Posted by: Matthew Arnatt at November 16, 2009 1:56 AM


I'm not entirely sure what your question is. If the question is, does theism (or Christianity) provide an elegant metaphysical system for explaining the world, I think the answer is yes. If the question is can Christians engage in work in particular specialized domains of inquiry (is this what you mean by 'isolated'?) using much the same methodology as an atheist would, I think the answer is often but not always yes. Domains of inquiry are not actually isolated from each other. Sometimes, however, we can form what political philosophers call an 'overlapping consensus' where we all hold the same basic beliefs, but not all for the same reasons. For instance, theoretical physicists for some reason or other seem to believe that the most mathematically elegant theory is most likely to be correct. Christians can also believe this and, furthermore, they have good reason to believe it. So theoretical physics already proceeds by a method supported by Christianity, despite the majority of its practitioners today being atheists. I also think that Christians can believe in the causal closure of the physical (see my paper on miracles).

Does this answer your question?

Posted by: Kenny at November 16, 2009 10:13 AM

Thank you Kenny,

I don't want to sidetrack, but I'm not sure you did follow me, although I take your points. I was asking: Does a particular kind of consciousness about one's motivations (e.g., consciousness of something like an aesthetic sense of the elegance of patterns of reasoning, of a type for instance that philosophers or theorists, as you rightly point out, might feel) count against the stock one should set by believing (where I guess I'm thinking about something more direct seeming). The question stems from what I thought was an assumption that was being made—that a general atheistic audience would find a more general approach to Christian or theistic apologetics,in a literature, rewarding. I find the density of technical arguments charming, and so I work at understanding them and dislike it when I fail, which brings me somehow into contact, again, with the issue of motivation. I associate insularity with particular depth in reasoning. In a way I like it and I don't want people to abbreviate for me. It might even be that the subject-matter is appealing just because it resists abbreviation ...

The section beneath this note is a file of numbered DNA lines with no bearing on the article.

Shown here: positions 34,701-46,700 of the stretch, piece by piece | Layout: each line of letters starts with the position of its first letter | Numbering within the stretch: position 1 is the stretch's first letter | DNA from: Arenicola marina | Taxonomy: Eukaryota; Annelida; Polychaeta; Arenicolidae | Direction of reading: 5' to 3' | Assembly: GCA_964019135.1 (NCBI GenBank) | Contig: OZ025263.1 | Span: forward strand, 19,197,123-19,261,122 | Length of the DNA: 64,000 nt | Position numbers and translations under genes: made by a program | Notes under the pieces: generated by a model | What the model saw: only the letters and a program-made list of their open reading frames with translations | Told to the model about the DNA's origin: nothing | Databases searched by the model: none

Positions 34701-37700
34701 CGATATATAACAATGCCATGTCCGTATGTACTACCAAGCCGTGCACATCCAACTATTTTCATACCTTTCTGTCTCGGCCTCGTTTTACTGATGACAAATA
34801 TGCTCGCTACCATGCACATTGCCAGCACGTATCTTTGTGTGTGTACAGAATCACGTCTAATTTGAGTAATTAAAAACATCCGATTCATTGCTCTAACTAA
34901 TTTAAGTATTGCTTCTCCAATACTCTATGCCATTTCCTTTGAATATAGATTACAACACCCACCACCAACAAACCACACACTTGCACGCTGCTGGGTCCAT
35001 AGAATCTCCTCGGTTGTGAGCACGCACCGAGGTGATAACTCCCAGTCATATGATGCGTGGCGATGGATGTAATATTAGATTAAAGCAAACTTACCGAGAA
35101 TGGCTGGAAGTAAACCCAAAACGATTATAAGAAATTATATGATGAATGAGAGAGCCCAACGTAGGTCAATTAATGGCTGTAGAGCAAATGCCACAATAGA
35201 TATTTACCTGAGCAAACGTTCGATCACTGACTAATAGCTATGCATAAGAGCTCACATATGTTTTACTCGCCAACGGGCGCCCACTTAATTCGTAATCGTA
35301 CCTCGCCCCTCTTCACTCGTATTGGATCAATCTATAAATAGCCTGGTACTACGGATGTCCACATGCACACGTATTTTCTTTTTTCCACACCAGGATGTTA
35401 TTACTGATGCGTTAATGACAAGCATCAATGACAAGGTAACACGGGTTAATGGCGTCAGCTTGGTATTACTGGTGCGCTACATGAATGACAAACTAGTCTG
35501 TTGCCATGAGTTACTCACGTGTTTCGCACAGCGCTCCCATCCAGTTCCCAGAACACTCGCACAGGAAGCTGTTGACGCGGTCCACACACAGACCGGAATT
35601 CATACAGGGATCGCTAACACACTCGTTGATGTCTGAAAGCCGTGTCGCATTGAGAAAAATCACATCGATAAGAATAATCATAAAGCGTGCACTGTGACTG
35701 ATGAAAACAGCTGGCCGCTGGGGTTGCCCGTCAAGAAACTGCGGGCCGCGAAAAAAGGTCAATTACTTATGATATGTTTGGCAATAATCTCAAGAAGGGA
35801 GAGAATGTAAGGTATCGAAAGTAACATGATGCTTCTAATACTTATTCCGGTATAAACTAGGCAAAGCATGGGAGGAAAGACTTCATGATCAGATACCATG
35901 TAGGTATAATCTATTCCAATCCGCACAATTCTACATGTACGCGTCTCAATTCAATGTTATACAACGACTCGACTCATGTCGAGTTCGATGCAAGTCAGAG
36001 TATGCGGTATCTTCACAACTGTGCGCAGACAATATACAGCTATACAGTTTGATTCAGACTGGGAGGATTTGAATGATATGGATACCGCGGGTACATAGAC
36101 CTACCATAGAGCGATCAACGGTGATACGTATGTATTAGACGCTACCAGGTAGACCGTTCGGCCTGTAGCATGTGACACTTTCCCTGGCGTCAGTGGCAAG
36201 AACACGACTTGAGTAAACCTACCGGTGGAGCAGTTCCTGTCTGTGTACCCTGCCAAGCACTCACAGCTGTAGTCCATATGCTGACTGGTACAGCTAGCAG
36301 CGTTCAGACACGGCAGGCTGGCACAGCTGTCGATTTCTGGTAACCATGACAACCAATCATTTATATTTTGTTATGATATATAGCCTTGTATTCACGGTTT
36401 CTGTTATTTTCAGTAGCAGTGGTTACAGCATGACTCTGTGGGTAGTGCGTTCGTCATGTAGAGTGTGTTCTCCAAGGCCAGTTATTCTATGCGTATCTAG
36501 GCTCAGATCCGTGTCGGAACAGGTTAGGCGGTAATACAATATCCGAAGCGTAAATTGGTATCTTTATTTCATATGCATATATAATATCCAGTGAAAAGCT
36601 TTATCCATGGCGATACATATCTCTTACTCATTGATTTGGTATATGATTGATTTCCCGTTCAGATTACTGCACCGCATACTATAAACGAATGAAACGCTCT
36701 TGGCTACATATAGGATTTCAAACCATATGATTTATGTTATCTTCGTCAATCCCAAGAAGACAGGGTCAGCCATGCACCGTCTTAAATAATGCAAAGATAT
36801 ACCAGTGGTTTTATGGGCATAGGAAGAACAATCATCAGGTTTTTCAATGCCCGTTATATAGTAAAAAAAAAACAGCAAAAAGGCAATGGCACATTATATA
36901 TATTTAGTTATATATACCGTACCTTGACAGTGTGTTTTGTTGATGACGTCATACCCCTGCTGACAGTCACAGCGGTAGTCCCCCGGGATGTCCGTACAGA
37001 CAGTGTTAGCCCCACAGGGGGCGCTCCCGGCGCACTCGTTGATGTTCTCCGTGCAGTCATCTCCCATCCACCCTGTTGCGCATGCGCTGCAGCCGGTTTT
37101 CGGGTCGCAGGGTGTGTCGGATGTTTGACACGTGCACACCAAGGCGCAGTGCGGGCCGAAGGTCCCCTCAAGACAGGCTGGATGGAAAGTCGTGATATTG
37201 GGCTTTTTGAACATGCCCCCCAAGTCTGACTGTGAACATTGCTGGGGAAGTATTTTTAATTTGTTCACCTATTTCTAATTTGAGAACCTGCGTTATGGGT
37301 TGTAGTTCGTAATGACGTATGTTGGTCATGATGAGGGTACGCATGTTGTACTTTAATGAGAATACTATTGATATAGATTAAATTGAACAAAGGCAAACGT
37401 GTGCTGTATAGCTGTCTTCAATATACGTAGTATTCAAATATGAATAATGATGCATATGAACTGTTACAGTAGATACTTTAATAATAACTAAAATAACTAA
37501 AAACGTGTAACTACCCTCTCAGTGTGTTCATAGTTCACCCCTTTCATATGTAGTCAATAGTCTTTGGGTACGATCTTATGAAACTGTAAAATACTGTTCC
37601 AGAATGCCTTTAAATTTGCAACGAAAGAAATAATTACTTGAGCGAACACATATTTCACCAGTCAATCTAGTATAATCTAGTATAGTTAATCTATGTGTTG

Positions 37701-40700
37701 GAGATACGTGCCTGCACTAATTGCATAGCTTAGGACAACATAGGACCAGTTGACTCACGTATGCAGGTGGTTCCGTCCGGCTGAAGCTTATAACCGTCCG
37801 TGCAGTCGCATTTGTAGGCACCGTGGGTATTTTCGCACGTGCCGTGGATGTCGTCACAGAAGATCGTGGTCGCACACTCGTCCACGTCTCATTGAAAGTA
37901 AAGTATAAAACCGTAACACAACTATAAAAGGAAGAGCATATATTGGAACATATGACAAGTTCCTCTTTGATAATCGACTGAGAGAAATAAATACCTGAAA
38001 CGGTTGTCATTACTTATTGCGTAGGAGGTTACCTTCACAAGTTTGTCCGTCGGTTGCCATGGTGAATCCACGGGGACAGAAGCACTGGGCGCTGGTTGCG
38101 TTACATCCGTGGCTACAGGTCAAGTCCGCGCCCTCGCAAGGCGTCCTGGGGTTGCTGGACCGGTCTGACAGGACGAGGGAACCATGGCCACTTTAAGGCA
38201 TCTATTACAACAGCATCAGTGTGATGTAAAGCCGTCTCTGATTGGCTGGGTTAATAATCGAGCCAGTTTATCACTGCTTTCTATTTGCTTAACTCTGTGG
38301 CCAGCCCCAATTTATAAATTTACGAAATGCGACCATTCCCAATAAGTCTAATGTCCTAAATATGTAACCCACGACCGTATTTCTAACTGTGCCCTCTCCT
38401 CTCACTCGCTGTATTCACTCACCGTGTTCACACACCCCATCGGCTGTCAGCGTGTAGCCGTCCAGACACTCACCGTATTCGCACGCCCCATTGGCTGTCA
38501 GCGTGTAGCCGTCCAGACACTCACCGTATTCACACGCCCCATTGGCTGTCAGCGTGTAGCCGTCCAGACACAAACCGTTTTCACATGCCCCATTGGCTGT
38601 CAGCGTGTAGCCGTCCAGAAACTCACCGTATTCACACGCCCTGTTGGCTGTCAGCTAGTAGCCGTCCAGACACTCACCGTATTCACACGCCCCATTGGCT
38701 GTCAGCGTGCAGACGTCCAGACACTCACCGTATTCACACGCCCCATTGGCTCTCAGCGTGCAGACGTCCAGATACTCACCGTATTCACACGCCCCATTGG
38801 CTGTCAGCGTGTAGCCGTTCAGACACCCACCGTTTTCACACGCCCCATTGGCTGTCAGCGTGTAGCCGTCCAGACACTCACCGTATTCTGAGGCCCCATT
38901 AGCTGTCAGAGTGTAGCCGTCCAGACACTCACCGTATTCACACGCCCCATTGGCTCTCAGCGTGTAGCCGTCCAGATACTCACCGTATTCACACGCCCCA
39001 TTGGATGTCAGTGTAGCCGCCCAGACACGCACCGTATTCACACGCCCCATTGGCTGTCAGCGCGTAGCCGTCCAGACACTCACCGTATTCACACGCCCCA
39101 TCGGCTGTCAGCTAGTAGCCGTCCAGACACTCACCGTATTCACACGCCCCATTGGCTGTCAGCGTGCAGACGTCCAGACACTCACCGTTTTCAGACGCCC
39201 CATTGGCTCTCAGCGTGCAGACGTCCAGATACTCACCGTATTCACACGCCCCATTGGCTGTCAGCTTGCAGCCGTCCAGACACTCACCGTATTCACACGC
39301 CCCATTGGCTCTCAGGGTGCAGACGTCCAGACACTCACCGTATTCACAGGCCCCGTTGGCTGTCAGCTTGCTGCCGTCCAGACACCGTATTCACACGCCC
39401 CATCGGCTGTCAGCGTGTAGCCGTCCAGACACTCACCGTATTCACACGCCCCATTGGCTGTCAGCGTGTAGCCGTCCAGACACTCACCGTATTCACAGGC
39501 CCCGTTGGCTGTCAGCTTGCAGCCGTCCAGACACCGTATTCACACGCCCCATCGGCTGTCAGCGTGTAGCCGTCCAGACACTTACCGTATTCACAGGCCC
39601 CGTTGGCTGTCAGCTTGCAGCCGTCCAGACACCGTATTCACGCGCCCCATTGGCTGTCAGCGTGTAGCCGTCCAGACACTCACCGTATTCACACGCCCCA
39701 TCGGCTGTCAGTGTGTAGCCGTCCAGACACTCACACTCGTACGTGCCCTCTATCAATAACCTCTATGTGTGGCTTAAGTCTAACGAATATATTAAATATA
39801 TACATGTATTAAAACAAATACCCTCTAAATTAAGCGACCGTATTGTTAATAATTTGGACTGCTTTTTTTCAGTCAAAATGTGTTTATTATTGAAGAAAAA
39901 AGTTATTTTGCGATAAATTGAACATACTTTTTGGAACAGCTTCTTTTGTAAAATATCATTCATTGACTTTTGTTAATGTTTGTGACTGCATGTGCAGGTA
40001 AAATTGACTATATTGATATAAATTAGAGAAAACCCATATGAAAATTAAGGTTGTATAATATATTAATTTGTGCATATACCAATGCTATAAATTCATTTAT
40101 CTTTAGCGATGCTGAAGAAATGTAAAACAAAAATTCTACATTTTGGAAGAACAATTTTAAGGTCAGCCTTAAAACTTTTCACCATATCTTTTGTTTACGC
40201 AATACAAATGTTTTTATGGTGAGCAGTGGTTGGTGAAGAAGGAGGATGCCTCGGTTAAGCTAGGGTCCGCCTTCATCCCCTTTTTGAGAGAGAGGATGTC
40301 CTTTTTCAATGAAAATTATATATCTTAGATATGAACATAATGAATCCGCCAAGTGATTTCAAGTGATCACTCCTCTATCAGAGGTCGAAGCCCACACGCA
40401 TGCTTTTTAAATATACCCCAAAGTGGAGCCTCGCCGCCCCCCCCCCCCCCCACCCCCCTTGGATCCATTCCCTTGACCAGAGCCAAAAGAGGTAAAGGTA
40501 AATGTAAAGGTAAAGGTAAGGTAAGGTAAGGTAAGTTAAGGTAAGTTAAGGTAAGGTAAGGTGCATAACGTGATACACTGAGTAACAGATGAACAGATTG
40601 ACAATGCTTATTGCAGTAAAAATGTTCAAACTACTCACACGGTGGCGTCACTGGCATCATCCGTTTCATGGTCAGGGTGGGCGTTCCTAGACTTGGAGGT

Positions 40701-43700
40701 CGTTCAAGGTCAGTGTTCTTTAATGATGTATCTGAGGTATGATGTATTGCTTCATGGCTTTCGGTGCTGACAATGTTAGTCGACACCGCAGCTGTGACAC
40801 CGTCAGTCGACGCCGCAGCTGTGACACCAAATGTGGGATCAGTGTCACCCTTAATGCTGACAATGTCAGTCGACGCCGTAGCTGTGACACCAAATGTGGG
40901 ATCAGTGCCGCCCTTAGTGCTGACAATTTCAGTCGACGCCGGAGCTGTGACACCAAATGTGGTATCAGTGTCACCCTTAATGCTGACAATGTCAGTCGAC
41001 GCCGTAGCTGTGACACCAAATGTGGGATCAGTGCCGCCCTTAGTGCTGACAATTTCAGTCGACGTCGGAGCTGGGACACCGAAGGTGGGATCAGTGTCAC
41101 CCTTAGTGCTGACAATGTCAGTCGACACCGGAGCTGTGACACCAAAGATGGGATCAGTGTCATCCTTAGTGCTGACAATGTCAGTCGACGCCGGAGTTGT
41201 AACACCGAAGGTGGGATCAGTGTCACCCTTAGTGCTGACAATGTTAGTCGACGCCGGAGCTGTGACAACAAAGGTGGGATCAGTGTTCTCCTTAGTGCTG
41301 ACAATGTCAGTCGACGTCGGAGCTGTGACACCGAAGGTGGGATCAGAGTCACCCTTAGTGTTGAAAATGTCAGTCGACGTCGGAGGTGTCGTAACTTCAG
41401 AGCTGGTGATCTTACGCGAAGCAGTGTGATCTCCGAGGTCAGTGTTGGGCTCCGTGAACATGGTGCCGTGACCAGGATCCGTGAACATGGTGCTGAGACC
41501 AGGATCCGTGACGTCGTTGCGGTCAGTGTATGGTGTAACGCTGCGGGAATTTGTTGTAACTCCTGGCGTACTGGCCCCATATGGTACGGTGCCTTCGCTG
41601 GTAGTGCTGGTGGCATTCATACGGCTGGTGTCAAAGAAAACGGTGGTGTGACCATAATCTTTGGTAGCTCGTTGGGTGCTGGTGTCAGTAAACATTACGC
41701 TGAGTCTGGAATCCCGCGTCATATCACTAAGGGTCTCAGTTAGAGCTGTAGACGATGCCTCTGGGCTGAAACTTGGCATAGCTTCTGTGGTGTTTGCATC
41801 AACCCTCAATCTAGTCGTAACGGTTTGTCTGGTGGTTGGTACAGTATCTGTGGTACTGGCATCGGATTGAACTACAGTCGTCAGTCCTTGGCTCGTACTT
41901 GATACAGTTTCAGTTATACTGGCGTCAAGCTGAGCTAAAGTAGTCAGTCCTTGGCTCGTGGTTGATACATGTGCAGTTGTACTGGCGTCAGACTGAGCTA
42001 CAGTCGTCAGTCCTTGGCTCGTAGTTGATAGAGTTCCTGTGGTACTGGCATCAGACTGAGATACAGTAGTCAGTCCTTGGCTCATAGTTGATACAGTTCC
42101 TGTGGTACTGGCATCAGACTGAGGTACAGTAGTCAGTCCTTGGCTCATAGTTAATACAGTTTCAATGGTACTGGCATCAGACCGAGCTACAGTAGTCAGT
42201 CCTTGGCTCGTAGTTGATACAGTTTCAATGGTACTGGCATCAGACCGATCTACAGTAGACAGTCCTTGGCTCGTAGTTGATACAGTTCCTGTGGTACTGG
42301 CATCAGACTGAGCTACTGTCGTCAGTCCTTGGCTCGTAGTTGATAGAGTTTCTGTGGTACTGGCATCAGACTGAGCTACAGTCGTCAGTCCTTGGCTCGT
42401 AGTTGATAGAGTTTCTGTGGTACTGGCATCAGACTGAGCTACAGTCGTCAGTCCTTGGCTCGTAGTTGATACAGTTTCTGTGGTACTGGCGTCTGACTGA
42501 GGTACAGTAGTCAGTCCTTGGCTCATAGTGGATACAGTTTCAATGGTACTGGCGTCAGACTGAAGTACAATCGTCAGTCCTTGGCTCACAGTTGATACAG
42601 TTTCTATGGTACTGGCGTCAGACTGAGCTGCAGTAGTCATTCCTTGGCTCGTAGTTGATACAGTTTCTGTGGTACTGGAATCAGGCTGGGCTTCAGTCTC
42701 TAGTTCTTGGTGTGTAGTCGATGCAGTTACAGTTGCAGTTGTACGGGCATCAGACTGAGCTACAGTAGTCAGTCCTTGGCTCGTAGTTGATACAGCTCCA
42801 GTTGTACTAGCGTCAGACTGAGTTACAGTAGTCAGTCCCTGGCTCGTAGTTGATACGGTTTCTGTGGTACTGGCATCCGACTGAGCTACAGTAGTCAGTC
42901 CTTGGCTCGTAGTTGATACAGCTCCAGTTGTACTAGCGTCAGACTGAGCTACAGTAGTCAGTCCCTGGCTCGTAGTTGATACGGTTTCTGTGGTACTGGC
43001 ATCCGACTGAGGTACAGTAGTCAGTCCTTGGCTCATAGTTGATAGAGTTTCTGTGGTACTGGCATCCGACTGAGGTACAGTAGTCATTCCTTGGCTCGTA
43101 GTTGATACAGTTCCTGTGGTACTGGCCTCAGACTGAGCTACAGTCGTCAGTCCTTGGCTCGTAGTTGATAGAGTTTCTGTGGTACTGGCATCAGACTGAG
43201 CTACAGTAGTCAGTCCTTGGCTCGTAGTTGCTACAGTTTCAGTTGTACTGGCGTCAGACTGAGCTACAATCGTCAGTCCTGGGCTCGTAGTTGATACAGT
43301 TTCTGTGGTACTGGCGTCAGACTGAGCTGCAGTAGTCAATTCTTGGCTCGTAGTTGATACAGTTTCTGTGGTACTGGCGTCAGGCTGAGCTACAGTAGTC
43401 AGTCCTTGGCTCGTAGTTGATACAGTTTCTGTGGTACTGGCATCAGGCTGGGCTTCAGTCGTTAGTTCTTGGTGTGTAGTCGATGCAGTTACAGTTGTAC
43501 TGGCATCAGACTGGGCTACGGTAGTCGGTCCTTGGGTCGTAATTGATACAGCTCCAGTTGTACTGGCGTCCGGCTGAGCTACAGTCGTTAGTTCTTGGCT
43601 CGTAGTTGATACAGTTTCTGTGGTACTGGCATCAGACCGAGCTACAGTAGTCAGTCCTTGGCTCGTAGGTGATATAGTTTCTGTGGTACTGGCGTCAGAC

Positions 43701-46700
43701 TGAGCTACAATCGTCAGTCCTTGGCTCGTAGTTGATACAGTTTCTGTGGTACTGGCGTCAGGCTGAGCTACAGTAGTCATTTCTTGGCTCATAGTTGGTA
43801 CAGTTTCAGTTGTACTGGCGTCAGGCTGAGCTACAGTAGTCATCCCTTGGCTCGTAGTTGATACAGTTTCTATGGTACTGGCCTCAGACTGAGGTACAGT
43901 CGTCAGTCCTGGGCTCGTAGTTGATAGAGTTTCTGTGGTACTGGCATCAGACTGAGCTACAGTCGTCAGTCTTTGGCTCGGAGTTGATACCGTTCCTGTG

Posted by: matthew arnatt at November 16, 2009 11:39 AM

So the question is whether the fact that one has aesthetic appreciation for a certain type of reasoning or simply enjoys a certain type of reasoning should lead to suspicion about one's belief in its conclusions?